They both pretended to answer difficult questions when in fact they wriggled out of them. The electorate would respect some candourby Peter Kellner / May 30, 2017 / Leave a comment
During last night’s televised leader interviews, Theresa May and Jeremy Corbyn competed to demand blank cheques. The prime minister would not say how much she is prepared to pay the European Union to achieve Brexit, what the cap would be on the costs for a pensioner needing social care, or whether police and per-child school budgets would keep pace with inflation. Labour’s leader would not say if he wants to reduce immigration, whether he would press the nuclear button or authorise drone strikes on terrorists, or what he would do if the Brexit negotiations with the EU broke down.
Does their failure to give specific answers matter? It shouldn’t. Nobody can be certain what will happen over the course of a five-year parliament. Circumstances change. Growth, tax revenues, the actions of our friends and enemies abroad—all these things are inherently unpredictable. Someone who issued a long list of precise pledges without regard to the need for flexibility in the teeth of “events, dear boy,” would make a terrible prime minister.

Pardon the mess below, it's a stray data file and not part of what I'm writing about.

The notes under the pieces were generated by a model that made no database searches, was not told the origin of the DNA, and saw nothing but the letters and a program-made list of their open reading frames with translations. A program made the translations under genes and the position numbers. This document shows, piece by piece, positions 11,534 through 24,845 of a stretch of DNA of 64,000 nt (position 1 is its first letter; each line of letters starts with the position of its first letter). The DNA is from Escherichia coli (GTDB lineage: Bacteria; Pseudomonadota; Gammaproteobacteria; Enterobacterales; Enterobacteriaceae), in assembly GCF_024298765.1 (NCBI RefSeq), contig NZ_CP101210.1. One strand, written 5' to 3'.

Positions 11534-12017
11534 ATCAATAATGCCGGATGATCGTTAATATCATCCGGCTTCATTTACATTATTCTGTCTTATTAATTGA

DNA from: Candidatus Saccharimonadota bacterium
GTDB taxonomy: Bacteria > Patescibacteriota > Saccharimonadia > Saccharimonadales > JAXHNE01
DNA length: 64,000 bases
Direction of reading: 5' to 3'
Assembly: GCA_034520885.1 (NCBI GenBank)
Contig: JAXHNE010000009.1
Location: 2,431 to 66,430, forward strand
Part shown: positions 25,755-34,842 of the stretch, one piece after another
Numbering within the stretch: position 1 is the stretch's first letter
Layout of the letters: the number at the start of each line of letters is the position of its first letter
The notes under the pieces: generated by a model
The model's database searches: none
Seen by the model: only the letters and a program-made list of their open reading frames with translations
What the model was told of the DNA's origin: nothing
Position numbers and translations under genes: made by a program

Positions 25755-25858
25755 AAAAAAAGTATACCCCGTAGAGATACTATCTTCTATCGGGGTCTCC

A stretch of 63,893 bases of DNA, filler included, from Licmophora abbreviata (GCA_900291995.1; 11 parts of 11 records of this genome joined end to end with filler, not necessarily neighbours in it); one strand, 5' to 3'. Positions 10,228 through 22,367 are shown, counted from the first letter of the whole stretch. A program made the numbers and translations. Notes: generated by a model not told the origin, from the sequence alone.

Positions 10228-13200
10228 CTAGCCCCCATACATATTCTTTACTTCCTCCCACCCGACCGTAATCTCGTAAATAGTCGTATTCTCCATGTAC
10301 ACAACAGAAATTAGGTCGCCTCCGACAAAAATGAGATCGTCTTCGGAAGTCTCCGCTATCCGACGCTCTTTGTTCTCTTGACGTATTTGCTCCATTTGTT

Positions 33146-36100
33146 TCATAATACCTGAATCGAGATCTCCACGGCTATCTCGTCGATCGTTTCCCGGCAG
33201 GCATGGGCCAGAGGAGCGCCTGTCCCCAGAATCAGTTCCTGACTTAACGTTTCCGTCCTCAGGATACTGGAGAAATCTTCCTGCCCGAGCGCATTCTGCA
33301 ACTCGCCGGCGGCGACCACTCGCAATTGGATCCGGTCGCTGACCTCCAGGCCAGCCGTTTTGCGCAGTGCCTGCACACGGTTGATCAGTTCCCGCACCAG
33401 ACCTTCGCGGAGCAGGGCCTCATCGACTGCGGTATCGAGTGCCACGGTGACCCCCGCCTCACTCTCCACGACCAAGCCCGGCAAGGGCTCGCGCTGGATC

My problem with both May and Corbyn last night is not with the fact that they would not be pinned down on a range of issues, but with the way in which they refused to be pinned down. They tried to make out that they were answering difficult questions rather than explaining why they couldn’t. Both leaders spoke as if they were addressing children rather than adults.
What would they have said if they had been more candid? Here are two suggestions, one for each leader? May: “I would like to see more police officers and bigger school budgets. But these depend on having steady economic growth and buoyant tax revenues. I shall do all I can to achieve these things but, to a large extent, they are beyond the control of any single government. So I cannot make firm promises—no responsible leader can.”